First steps in semantic web design

So you've taken the plunge and you want to design your first website. Great! You may be overwhelmed and bombarded by all the jargon out there from XHTML, CSS, JavaScript, XML, AJAX just to name a few. These leave many with their heads spinning! The best thing about web design is that you don't have to know everything to create your first website. These steps are incremental and with each one you can build a more and more powerful web presence.

Your First Steps

You are at a crossroads and you need to decide which path you are going to take in creating your website. Many turn to web-services like Yola.com use WYSIWYG editors such as DreamWeaver, Komposer and Frontpagewhich sends chills down my spine or others decide to learn HTML and hand-code their own websites for complete control and flexibility. I don't have anything against using 3rd party services or editors, but I really think if you are going down that road an envision success for your website get it designed professional otherwise if you that way inclined emerse yourself in developing your own websites and becoming a rockstar in the web design world!

Is learning HTML really necessary?

Contrary to what most of people just starting out believe, HTML is very easy to grasp as it is not a programming language, and doesn't have to be left to the perfectionists and control freaks. Knowing HTML can open up your website to a much larger audience!

HTML stands for (Hypertext Markup Language) and is the basic building blocks for your website. You would never have had to deal directly with it if you use Frontpage or something similar to exclusively design your website. These programs allow you to create your website on the screen by simply clicking and dragging, while it generates the code for you by itself. This would be great, except that the code it generates is more then likely bloated and incorrect, increasing the size of your pages. Automatically generated code also isn't very accessible, meaning blind people using screen readers will battle to interpret your site.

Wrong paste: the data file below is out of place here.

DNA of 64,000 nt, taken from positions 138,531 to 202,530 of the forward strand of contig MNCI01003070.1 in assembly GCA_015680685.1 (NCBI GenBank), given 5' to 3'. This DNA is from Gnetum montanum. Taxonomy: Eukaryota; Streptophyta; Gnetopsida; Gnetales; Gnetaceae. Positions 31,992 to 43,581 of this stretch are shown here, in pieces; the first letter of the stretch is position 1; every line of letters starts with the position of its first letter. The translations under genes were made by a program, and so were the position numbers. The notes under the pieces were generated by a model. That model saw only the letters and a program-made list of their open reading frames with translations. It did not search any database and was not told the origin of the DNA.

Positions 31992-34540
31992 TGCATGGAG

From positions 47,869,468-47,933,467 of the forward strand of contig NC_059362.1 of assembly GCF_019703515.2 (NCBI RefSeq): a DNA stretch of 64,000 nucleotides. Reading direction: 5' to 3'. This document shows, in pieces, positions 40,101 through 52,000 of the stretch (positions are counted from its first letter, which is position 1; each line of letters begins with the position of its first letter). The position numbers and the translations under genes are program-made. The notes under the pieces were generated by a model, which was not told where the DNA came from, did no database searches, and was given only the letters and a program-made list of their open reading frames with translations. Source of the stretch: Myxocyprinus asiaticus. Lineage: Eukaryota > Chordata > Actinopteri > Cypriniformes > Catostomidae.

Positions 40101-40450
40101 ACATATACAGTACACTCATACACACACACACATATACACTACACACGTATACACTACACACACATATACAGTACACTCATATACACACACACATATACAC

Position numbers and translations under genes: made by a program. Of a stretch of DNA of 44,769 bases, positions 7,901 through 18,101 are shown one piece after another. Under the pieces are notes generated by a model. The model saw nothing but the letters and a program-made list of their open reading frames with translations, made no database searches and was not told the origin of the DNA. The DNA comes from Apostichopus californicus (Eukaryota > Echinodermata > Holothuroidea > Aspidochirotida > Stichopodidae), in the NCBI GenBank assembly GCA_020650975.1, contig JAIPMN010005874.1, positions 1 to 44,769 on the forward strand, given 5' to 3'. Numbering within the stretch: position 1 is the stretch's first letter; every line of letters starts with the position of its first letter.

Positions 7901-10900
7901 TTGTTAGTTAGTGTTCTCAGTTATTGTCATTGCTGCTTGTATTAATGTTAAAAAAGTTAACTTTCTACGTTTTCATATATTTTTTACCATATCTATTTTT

What are tables?

Back when the internet was developed it was used as a tool to send documents. These documents stood by semantics (which I will discuss later) as the different aspects of the document such as the heading, paragraphs where all described as such. It was only later on when web designers wanted to do what they did in the print world and move it onto the web that problems cropped up. There was no standard way of adding design to a web page so people started using tables as a way of positioning images that they had sliced up and merging it with the content on the page. Tables were meant only to be used to represent data in columns and rows, they were not meant to be used as structures to create layout. Various other tags such as the tag were also created to allow designers to alter the certain aspects of fonts such as size and color. So what is the problem with these methods? All of the markup used to create the look and feel of the website is embedded in the HTML where only semantic content should be.